June 14 (Bloomberg) -- A clash between unions is threatening to spread across South Africa’s platinum-mining belt and disrupt production in a region accounting for three-quarters of world supplies of the precious metal.
Already this year fighting between the 30-year-old National Union of Mineworkers and the insurgent Association of Mineworkers and Construction Union, or AMCU, has led to four deaths and a strike that closed the world’s biggest platinum mine, Impala Platinum Holdings Ltd.’s Rustenburg operation, for six weeks.
Now AMCU says it may call a fresh strike at the mine to gain the right to deal with the company and it’s recruiting at the mines of Anglo American Platinum Ltd., the world’s largest platinum producer, having secured a foothold at Lonmin Plc’s Karee operation. For the unions about 100 million rand ($12 million) in annual fees are at stake. For the companies mines producing about 5.5 million ounces of platinum a year, worth $8.2 billion at current prices, are threatened.
“The impact on the mining industry could be severe,” Anne Fruhauf, an analyst at New York-based risk research company Eurasia Group, said in a June 7 e-mailed response to questions. “Employers believe that union rivalry could benefit their negotiating position in the long run, but such long-term gains may come at a high price in the short term, by causing major mine disruption and production losses.”
The price of platinum, used in jewelry and in equipment to cut pollution from cars, has plunged 17 percent over the last year to $1,488.38 an ounce as of 4:03 p.m.. in London.
In February Anglo Platinum announced a review of its operations because of unsatisfactory profits, last month Lonmin posted a first-half loss and Impala said third-quarter production fell 46 percent because of the strike. Aquarius Platinum Ltd. this week idled a mine shaft in South Africa and in May Eastern Platinum Ltd. halted development of a mine.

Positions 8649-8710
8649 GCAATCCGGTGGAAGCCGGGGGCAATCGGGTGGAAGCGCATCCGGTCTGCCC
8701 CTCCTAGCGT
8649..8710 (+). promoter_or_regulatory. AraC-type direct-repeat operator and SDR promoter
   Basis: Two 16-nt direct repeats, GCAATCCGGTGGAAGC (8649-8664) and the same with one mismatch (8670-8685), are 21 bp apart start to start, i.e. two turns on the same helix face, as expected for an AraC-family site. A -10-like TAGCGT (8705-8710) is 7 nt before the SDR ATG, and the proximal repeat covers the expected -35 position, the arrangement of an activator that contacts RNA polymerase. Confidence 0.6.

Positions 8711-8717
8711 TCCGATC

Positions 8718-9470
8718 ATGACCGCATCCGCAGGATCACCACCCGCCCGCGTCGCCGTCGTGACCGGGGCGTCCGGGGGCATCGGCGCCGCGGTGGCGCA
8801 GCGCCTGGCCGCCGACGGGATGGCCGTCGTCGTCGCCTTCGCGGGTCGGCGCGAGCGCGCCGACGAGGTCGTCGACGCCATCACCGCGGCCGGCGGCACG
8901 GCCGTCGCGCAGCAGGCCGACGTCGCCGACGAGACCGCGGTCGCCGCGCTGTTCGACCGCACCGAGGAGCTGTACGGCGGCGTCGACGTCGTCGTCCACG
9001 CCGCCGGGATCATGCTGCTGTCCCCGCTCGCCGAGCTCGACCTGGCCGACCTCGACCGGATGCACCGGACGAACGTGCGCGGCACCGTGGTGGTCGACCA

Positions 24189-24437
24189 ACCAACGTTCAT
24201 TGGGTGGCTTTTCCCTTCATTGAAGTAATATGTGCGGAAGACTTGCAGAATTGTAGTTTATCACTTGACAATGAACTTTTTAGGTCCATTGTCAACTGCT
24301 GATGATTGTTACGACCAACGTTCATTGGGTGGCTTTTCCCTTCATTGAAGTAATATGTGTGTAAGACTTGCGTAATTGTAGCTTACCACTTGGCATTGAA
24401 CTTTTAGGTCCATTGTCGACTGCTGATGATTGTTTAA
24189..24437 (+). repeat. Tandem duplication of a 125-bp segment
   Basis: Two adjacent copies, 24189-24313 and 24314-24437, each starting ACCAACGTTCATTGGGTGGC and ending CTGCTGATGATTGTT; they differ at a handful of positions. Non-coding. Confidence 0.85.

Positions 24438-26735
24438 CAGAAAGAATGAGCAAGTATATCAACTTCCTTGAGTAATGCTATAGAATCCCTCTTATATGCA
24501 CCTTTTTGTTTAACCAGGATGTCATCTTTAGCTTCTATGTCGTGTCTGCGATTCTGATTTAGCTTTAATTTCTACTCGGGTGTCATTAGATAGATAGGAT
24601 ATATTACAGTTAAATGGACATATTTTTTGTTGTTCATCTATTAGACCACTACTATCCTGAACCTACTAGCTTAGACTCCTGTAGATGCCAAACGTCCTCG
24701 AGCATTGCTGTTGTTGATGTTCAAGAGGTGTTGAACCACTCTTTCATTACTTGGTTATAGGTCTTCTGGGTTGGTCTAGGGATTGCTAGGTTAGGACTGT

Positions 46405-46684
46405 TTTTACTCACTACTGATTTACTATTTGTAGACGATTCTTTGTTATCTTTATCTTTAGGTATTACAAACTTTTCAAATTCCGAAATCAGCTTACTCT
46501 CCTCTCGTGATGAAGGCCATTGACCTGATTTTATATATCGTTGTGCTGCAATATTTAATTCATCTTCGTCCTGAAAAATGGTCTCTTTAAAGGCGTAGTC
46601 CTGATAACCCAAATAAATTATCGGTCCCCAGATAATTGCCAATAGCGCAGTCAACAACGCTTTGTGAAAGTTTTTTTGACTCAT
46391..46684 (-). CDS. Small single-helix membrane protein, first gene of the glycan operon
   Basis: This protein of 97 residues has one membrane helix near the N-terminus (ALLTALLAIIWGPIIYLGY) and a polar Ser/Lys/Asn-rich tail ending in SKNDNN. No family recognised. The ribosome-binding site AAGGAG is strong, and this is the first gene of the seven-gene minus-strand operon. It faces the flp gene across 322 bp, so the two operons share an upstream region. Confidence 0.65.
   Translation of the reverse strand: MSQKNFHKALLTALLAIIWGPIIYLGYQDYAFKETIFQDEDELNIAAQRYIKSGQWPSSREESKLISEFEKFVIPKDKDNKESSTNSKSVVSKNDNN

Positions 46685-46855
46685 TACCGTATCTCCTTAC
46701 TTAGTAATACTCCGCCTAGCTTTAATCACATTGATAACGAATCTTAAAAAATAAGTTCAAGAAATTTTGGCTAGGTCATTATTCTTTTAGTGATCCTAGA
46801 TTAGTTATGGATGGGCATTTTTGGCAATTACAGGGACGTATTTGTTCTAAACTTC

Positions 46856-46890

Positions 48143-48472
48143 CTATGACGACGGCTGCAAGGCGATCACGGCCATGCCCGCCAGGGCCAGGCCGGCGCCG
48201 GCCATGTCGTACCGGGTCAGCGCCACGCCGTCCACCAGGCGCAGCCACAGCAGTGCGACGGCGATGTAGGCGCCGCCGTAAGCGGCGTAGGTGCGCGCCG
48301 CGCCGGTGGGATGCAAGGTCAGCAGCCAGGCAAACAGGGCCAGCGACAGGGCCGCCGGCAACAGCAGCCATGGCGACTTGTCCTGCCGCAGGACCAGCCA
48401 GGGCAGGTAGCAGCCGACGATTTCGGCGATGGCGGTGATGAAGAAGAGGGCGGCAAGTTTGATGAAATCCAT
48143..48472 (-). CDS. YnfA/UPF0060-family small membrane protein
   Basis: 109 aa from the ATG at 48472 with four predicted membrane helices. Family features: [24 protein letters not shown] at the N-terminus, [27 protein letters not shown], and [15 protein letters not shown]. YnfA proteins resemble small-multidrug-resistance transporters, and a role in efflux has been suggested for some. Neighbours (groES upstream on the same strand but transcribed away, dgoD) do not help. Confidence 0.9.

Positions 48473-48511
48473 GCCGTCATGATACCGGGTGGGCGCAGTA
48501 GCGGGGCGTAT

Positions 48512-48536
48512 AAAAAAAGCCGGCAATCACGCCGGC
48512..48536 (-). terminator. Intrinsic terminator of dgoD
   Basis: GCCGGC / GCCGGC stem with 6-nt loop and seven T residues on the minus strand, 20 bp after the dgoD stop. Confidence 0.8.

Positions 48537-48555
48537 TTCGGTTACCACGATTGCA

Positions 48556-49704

The shares of the three companies, all of which are based in Johannesburg, are the worst performers over the past year on an index of the 40 biggest companies traded on the city’s stock exchange with with Anglo Platinum falling 20 percent, Impala 21 percent and Lonmin 43 percent. Impala rose 0.9 percent to 143 rand by the close of trading in Johannesburg. Anglo Platinum rose 0.2 percent to 511.90 rand and Lonmin fell 1.7 percent to 93.26 rand.
“We’re worried about the state the industry finds itself in,” Justin Froneman, an analyst at Johannesburg’s SBG Securities, said in an interview. “The industry just isn’t making a return. Local-currency prices for platinum group metals are almost unchanged over the last two years while mining inflation has increased about 15 percent a year for the last three.”
The NUM, which was founded in 1982 and became the country’s largest labor union as it fought against apartheid with the African National Congress, says AMCU is using force to take its members at Impala’s mine 90 miles (145 kilometers) northwest of Johannesburg.
In addition to the deaths, the strike resulted in at least 50 people being injured and cost more than 120,000 ounces of production. Protesters set fire to cars, barricaded roads and miners going to work were attacked with guns, axes, traditional fighting sticks and stones.